Building awareness; fighting shadows

It makes sense, then, that since 2014 L.A.’s primary method for combating human trafficking has been an effort to build public awareness of the issue. An awareness-building state law passed last year requires “mass transit hubs, emergency rooms, bars and other establishments to display a poster with information about human trafficking.” These measures, according to CAST CEO Kay Buck, have resulted in “significant increases in calls to human trafficking hotlines.”

Last month, the Los Angeles Metro also unveiled its “Don’t Be Silent” campaign, which is part of a nationwide effort aimed at educating city employees and the general public on the signs of human trafficking and encouraging people to report any suspicious circumstances they witness while riding public transportation.

Recently, the County Board of Supervisors set aside roughly $7 million for the next two years to prevent child sex trafficking. The money will go to prevention initiatives and recovery services for victims. Some of the prevention initiatives include money earmarked for more awareness-building measures, including posting information around L.A. County on Metro buses, trains, and billboards.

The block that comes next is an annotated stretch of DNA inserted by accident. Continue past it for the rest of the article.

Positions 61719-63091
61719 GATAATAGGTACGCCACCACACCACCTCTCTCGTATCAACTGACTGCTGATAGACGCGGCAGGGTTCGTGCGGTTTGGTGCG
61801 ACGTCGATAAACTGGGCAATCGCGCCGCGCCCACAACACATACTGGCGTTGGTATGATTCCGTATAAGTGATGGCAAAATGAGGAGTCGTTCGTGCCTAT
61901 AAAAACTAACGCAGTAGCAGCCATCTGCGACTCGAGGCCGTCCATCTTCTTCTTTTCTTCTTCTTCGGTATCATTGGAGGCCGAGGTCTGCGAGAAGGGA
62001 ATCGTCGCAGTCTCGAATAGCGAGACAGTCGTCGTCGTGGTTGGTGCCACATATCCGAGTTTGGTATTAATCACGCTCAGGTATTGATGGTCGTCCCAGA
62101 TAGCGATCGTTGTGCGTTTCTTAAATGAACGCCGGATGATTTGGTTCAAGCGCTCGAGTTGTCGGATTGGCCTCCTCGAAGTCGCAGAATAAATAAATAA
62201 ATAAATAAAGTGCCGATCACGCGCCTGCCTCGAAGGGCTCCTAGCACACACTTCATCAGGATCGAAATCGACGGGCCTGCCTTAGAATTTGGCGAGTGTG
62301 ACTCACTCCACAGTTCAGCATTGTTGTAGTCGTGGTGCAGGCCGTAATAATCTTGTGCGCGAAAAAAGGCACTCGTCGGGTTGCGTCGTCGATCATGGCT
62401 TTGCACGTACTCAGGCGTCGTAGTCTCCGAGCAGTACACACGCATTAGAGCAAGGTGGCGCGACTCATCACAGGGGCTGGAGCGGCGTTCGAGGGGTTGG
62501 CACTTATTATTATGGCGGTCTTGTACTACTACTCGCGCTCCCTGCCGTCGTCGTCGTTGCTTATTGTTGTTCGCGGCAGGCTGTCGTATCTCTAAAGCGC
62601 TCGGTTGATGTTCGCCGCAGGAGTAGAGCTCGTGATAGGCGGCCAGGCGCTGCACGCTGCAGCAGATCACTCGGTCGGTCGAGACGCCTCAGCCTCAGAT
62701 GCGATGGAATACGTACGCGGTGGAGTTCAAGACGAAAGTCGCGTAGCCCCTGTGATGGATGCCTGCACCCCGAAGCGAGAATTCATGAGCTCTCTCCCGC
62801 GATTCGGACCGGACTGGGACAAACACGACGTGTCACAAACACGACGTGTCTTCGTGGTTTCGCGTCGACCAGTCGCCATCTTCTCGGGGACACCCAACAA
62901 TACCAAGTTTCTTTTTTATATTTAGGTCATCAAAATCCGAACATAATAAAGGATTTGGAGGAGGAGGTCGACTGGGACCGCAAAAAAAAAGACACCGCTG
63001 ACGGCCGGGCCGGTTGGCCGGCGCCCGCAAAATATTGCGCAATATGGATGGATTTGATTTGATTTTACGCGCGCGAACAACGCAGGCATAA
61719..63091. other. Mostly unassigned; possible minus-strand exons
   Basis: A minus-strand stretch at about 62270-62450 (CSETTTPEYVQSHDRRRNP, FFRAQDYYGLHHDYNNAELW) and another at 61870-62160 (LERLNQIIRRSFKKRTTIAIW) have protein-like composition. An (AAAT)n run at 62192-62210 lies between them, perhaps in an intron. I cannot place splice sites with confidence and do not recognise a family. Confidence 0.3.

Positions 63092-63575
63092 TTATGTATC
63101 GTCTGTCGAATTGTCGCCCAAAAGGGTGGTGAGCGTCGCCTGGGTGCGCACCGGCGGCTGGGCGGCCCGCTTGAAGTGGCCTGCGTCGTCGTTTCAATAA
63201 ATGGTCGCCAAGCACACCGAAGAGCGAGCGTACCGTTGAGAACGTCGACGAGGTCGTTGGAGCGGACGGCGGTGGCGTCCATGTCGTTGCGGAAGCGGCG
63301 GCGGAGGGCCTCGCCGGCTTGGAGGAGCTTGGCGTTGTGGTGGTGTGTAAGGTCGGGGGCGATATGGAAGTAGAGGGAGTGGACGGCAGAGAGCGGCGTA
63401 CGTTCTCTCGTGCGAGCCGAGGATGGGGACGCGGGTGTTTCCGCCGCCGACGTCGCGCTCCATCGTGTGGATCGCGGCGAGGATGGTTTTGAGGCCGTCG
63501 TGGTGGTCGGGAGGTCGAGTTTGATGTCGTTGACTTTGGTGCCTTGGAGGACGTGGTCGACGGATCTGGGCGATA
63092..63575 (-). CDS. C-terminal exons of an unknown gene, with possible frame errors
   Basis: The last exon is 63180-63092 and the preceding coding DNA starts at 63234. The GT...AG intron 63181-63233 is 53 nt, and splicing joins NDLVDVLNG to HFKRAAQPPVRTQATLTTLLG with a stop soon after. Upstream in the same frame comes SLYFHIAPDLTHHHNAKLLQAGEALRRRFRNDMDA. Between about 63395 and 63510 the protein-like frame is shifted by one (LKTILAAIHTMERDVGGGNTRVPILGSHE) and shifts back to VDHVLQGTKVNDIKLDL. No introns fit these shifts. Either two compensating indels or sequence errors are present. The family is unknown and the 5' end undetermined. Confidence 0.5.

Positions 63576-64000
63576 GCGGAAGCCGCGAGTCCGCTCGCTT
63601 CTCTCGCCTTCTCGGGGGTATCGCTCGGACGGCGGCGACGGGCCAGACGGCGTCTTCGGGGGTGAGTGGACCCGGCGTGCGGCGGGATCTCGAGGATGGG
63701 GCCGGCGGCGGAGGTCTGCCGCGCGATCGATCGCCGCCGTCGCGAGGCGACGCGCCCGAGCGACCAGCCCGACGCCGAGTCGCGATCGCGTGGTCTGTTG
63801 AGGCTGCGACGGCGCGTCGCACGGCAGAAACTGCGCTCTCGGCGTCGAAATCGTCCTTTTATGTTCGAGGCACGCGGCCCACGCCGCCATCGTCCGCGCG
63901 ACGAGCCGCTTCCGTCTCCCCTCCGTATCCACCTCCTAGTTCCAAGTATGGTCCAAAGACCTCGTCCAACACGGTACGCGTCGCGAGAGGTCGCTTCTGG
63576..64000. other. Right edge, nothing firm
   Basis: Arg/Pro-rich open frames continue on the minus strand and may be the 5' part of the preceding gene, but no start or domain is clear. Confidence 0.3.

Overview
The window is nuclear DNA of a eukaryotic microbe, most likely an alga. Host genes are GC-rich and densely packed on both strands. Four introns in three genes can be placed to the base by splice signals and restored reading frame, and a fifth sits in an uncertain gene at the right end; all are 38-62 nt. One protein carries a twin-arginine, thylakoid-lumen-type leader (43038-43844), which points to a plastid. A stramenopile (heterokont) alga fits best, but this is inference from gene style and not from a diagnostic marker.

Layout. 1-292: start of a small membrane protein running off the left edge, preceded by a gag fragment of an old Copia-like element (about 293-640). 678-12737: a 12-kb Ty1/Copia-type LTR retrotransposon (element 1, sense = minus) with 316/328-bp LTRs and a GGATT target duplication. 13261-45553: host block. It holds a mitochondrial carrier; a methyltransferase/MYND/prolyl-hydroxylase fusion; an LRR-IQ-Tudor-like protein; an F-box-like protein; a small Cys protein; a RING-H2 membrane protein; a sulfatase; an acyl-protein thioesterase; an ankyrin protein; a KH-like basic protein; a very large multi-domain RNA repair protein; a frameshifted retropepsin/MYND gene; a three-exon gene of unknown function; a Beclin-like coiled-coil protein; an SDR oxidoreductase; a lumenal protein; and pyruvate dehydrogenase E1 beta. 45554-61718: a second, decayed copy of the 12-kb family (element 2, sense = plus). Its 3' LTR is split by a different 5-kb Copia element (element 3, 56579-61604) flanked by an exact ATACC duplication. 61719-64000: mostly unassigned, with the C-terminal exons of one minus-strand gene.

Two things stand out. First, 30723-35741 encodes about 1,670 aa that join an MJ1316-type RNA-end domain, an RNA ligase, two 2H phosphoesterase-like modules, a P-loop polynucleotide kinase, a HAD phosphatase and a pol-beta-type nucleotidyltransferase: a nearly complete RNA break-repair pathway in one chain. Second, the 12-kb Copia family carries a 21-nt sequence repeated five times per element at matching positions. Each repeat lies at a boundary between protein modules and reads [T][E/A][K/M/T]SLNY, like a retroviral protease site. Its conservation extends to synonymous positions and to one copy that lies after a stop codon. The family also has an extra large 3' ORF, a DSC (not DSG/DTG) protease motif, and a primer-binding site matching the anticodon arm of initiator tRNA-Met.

How successful will these methods be in curtailing the human trafficking industry in Los Angeles? Building awareness has been a priority nationally and around the globe for years. The U.S. Department of Defense (DoD) said in January that efforts to increase awareness of human trafficking are “paying off significantly.” But human trafficking remains the world’s fastest growing criminal industry.

Looking to technology

Human traffickers have proved adept at using technology to increase their reach and profit potential while minimizing their exposure to criminal risk and prosecution. Law enforcement agencies need to be just as agile with technology, which should allow quick and efficient monitoring, collecting, and analysis of online data and activities of traffickers – but they are not.

Information researchers at the University of Southern California (USC), led by professors Craig Knoblock and Pedro Szekely, have developed an online tool to help. The tool, called domain-specific insight graphs (DIGs), “scours sites where human traffickers post ads, extracts data, and reorganizes it all into a continually updated database that American law enforcement can rely on.”

Here’s how it works, courtesy of TakePart:

Law enforcement agencies faced with a human trafficking incident or a missing person case can search about 50 million sites that advertise for sex trafficking with whatever information they have available about a victim—a name, a phone number, a keyword, or even a photo.

The program is still in the early stages of development, but the DoD has started funding the tool and is working with several law enforcement agencies to test it out. If successful, DIGs could be a game changer in the fight against human trafficking in the United States and around the world.


Photo credit: Flickr user Ken